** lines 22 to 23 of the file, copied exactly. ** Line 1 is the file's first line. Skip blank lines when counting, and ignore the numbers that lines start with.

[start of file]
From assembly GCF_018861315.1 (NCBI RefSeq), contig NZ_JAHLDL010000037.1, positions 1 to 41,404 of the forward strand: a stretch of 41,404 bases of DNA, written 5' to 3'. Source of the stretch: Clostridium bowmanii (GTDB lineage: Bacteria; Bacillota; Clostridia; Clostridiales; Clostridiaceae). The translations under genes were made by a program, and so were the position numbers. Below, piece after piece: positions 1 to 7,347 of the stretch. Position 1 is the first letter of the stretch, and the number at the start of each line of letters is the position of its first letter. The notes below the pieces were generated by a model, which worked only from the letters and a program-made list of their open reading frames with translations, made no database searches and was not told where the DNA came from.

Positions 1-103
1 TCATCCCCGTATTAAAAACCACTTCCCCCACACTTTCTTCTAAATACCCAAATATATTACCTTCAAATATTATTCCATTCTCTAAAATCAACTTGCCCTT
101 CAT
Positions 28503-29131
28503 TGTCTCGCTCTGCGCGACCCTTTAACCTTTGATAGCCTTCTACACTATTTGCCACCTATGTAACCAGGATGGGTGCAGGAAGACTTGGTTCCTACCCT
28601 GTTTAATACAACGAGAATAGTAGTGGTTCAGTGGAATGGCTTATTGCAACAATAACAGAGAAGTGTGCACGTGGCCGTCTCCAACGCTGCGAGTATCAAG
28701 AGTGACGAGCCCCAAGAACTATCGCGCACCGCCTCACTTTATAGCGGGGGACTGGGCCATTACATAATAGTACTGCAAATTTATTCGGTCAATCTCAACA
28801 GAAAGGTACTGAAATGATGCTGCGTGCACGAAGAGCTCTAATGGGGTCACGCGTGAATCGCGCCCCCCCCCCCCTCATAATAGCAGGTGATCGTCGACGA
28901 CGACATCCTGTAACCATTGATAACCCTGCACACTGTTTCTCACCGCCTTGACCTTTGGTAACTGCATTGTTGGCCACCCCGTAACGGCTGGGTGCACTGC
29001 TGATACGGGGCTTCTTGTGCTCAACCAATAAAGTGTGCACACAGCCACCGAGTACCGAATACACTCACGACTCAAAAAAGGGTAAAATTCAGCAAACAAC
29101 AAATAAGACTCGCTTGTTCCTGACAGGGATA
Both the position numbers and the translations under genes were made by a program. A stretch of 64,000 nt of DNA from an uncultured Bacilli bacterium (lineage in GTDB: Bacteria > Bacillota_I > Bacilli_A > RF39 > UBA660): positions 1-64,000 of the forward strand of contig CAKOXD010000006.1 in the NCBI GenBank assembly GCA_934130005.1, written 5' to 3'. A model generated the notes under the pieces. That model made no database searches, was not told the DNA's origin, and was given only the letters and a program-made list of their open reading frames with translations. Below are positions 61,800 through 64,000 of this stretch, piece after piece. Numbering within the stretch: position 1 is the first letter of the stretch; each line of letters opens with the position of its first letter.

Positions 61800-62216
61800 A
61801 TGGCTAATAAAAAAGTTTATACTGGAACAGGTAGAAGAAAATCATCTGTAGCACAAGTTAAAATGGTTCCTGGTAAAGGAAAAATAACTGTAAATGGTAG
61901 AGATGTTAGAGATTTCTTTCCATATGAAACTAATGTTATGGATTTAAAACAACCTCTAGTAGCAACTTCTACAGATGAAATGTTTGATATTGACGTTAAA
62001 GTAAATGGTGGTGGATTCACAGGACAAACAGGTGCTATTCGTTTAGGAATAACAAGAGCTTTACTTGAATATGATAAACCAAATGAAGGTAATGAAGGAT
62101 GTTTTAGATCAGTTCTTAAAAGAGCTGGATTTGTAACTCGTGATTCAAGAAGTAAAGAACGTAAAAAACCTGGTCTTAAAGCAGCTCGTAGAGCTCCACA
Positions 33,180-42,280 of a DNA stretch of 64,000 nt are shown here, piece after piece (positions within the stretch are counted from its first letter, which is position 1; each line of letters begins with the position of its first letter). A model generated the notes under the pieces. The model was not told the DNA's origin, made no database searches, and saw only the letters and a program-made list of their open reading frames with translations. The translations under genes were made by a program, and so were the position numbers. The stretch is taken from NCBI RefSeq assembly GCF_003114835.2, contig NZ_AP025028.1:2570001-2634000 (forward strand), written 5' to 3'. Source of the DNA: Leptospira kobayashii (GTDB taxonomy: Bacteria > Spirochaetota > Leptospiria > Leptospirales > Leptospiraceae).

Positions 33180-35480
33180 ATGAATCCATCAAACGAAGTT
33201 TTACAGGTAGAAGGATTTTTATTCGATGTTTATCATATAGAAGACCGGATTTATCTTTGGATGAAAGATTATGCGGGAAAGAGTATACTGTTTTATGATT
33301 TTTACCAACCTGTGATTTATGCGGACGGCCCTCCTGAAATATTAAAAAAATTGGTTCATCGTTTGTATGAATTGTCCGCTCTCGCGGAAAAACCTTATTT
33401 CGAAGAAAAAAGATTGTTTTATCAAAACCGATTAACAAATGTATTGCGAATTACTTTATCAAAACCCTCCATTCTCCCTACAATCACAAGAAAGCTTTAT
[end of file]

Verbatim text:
33180 ATGAATCCATCAAACGAAGTT
33201 TTACAGGTAGAAGGATTTTTATTCGATGTTTATCATATAGAAGACCGGATTTATCTTTGGATGAAAGATTATGCGGGAAAGAGTATACTGTTTTATGATT